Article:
0

As discussed in this article (https://video.ibm.com/blog/streaming-video-tips/closed-captioning-vs-subtitles/), "subtitles" refers to a dialogue translation that is usually in a different language than the original film, and "captions" (closed or open) are meant for people who aren't able to listen to the audio in a film, and are usually in the same language as the original film.

Does anyone know a good word that encompasses both "subtitles" and "captions"? I would like something that communicates I'm not only referring to one of the two.

I thought this question (Is "Most of the world does not distinguish captions from subtitles" true?) might help me a bit but I'm still not sure.

2
  • 1
    Strictly speaking, closed-captioning is a form of subtitling so the word you're looking for is subtitles. Note that captions is a much wider term. Commented Mar 1, 2019 at 4:41
  • The Wikipedia article does explain this so why ask it here? en.wikipedia.org/wiki/Closed_captioning#Terminology [closed means you have to turn it on.] If you are writing a paper, I suggest using subtitles/close- or open-captions.
    – Lambie
    Commented Jul 29, 2019 at 15:03

3 Answers 3

-1

Captions and subtitles are generally provided by different technologies, so there is no common word in use for both. Subsequently, if you were to find such a word (as on this page [http://www.autocaption.com/captioning_types_of.html], which uses "captioning" for both) then you'll potentially encounter confusion, depending on the community you are communicating with, where such a word is not in common use.

-2

text

Closed captioning (CC) and subtitling are both processes of displaying text on a television, video screen, or other visual display to provide additional or interpretive information.

Most of the world does not distinguish captions from subtitles. … The United Kingdom, Ireland, and most other countries do not distinguish between subtitles and closed captions and use "subtitles" as the general term. The equivalent of "captioning" is usually referred to as "subtitles for the hard of hearing".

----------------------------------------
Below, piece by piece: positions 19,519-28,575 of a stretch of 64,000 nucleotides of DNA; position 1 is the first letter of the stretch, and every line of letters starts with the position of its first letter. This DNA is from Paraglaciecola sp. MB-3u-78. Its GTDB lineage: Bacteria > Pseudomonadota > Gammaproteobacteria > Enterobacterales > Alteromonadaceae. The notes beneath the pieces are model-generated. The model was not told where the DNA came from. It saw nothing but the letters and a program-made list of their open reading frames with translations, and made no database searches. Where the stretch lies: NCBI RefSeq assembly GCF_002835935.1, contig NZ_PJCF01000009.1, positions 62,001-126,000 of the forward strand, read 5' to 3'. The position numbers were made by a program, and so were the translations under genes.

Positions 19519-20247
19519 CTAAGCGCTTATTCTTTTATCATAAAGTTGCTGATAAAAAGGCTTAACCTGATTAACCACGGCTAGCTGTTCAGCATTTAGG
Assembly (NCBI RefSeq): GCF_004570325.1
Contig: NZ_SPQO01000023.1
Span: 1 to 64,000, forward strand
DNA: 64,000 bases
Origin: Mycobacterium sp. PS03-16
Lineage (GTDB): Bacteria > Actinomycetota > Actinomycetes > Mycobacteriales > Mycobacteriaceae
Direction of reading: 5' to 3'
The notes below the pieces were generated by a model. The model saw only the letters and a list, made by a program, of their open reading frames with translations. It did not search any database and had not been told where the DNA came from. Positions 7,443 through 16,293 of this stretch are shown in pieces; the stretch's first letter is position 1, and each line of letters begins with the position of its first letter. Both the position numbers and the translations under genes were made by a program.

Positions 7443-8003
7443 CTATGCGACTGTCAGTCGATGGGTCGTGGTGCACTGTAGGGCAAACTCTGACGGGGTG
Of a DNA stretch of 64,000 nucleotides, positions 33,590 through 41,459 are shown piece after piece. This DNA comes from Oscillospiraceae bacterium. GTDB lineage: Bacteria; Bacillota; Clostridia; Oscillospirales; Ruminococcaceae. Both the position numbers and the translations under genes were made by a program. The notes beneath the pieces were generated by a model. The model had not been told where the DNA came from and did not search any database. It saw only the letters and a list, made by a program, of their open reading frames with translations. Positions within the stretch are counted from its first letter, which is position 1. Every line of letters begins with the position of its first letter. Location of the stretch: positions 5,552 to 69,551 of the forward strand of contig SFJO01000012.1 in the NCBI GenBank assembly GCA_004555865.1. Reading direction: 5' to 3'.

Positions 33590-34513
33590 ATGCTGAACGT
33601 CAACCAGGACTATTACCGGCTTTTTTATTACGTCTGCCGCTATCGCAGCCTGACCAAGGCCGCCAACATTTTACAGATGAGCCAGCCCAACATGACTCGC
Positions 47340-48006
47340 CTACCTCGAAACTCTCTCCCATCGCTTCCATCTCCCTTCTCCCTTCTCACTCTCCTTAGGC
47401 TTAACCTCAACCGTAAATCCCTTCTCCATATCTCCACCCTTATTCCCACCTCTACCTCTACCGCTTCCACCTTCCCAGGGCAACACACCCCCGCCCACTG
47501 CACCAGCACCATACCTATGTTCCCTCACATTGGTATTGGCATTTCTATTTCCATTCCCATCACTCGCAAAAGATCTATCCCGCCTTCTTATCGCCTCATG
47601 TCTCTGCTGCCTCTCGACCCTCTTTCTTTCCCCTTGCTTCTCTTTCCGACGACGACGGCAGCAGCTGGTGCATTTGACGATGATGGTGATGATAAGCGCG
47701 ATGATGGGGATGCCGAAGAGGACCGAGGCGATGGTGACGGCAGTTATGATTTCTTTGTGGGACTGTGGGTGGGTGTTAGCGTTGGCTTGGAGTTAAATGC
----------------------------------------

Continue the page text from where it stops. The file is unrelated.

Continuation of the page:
Cf. alt-text for images.

-2

As descriptive nouns, they are "audiovisuals" (audiovisual aids). They both can also be considered as "translations" (translational aids.), but it is more suggestive of "subtitles" as you mentioned in the question. The dialog, in either case, is being transcribed, so "transcriptions" (transcriptional aids) might work as well.

https://www.thefreedictionary.com/audiovisual

https://www.thefreedictionary.com/translation

https://www.thefreedictionary.com/transcriptions

4
  • None of these terms relates to subtitles or closed-captioning. Commented Mar 1, 2019 at 11:10
  • Sorry then, I completely missed your question. I thought you wanted alternative words to describe or use in place of "subtitles or closed-captioning"
    – user22542
    Commented Mar 1, 2019 at 11:22
  • It's not my question. And none of these terms can be used to describe or replace subtitles or closed-captioning. Transcription is a piece of paper (or a text document). Translation is content that may be used to produce subtitles. Audio-visual is an adjective used to describe types of media. Commented Mar 1, 2019 at 11:29
  • @michael.hor257k - a transcription may also be sheet music (on paper or on screen), not just text. If you display a transcription on-screen line by line in sync with the audio, what would you call that?
    – nnnnnn
    Commented Jul 29, 2019 at 14:41

Your Answer

By clicking “Post Your Answer”, you agree to our terms of service and acknowledge you have read our privacy policy.

Not the answer you're looking for? Browse other questions tagged or ask your own question.